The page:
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Monika Pizon, Dorothea Schott, Ulrich Pachmann, Katharina Pachmann
BACKGROUND: Tumor metastases are the major cause of cancer morbidity and mortality. A subpopulation of tumor cells with stem-like properties is assumed to be responsible for tumor invasion, metastasis, heterogeneity and therapeutic resistance. This population is termed cancer stem cells (CSCs). We have developed a simple method for identification and characterization of circulating cancer stem cells among circulating epithelial tumor cells (CETCs). METHODS: CETCs were cultured under conditions favoring growth of tumorspheres from 72 patients with breast cancer, including a subpopulation of 23 patients with metastatic disease...
June 20, 2016: Oncotarget
Katharina Pachmann
Cells shed from solid malignant tumors into the circulation are considered to be the origin of metastases. In spite of a wealth of research on the pathway of metastasis formation, it is still not clear when and how metastases develop, nor is there a consensus on the number and the nature of circulating tumor cells present in individual patients and their relationship to the formation of metastases. We have developed a method to detect a maximum of unselected non-hematological, epithelial cells in the blood, assuming that in cancer patients the majority of these cells are derived from the tumor...
May 2015: Expert Review of Molecular Diagnostics
M Pizon, D Zimon, S Carl, U Pachmann, K Pachmann, O Camara
BACKGROUND: The detection of tumour cells circulating in the peripheral blood of patients with breast cancer is a sign that cells have been able to leave the primary tumour and survive in the circulation. However, in order to form metastases, they require additional properties such as the ability to adhere, self-renew, and grow. Here we present data that a variable fraction among the circulating tumour cells detected by the Maintrac(®) approach expresses mRNA of the stem cell gene NANOG and of the adhesion molecule vimentin and is capable of forming tumour spheres, a property ascribed to tumour-initiating cells (TICs)...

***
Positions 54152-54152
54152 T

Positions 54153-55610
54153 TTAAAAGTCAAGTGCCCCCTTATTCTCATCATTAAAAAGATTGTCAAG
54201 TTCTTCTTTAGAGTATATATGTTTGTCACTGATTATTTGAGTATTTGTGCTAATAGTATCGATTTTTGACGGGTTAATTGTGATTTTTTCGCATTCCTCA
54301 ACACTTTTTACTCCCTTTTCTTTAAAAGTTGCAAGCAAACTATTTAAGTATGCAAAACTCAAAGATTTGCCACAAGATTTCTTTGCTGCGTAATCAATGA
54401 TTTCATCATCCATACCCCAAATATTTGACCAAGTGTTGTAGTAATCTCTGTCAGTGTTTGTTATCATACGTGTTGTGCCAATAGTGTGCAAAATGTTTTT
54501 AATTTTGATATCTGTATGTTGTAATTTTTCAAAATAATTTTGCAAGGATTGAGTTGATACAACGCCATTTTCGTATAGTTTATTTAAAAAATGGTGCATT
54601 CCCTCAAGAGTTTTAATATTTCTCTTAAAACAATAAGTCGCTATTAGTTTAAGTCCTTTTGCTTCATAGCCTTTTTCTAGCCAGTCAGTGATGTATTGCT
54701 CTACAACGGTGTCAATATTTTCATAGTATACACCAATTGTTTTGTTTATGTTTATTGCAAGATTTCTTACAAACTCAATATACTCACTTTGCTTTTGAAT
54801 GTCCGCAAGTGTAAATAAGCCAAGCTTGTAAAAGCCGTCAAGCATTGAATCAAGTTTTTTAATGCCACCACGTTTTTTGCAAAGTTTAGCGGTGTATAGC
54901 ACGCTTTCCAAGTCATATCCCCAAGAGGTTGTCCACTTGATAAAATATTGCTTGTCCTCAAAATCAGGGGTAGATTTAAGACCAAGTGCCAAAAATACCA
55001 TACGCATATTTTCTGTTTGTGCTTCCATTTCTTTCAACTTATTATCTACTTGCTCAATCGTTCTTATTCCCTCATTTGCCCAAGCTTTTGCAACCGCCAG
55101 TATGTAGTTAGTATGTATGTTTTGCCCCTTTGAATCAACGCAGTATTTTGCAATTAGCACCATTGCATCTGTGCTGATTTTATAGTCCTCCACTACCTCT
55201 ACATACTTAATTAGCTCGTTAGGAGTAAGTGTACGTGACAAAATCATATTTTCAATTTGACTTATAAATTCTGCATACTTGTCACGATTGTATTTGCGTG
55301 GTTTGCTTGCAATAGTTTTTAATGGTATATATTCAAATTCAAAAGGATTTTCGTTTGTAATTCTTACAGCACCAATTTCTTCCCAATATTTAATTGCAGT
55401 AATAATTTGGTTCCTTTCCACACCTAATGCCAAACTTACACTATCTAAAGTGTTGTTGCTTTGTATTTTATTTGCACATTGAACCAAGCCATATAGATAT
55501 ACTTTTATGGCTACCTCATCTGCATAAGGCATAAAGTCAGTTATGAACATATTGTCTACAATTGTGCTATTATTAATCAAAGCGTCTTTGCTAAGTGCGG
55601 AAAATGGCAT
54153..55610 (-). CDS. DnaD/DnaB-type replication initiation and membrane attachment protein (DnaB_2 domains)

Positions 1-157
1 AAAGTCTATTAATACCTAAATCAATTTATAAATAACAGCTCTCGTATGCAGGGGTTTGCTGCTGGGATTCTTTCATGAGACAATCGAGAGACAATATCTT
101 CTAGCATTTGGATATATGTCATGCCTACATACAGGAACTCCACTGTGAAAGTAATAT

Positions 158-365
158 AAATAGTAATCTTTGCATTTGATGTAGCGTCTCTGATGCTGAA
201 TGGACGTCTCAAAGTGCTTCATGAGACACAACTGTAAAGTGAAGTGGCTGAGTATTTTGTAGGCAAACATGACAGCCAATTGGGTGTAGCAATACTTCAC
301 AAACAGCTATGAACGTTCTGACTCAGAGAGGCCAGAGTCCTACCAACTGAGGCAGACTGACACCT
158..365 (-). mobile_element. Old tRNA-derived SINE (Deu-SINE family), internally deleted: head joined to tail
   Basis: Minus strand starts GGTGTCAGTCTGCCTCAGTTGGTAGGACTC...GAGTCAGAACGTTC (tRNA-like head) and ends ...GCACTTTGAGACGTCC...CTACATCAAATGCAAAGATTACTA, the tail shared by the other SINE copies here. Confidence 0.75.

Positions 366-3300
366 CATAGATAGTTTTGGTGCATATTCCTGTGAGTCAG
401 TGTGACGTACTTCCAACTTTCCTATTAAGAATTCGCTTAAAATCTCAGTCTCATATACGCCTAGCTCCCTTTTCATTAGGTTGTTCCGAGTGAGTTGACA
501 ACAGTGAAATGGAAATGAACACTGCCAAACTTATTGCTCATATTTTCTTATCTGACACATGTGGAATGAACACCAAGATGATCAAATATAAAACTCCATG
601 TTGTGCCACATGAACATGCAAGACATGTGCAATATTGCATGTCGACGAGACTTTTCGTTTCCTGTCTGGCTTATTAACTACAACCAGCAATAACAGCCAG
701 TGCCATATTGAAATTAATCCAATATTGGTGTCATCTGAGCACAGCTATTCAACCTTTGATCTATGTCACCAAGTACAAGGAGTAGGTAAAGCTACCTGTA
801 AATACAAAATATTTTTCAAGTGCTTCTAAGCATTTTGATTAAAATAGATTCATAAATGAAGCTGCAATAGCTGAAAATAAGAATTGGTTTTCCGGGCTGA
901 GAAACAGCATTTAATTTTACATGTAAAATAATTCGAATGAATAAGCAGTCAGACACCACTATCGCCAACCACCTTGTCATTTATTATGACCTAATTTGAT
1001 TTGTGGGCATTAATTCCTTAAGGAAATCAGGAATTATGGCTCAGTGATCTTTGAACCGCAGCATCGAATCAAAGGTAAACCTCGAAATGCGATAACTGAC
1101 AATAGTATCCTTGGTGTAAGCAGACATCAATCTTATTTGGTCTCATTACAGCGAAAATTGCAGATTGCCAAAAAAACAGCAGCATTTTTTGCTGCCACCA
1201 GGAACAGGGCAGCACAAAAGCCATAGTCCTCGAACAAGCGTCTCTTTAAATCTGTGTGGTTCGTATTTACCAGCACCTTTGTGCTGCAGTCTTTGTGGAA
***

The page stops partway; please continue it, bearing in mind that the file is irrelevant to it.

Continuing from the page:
2013: Ecancermedicalscience
Monika Pizon, Dorothea Sonja Zimon, Ulrich Pachmann, Katharina Pachmann
BACKGROUND: Circulating epithelial tumor cell (CETC) analysis is a promising diagnostic field for estimating the risk for metastatic relapse and progression in patients with malignant disease. CETCs characterization can be used as a liquid biopsy for prognostic and predictive purposes in breast and other cancers. IGF-IR and VEGFR-2 play an important role in tumor growth and the progression of cancer disease. The purpose of the current study was therefore to investigate their expression on CETCs...
2013: PloS One
Oumar Camara, Cornelia Jörke, Ulrike Hammer, Anne Egbe, Carola Rabenstein, Ingo B Runnebaum, Klaus Hoeffken, Katharina Pachmann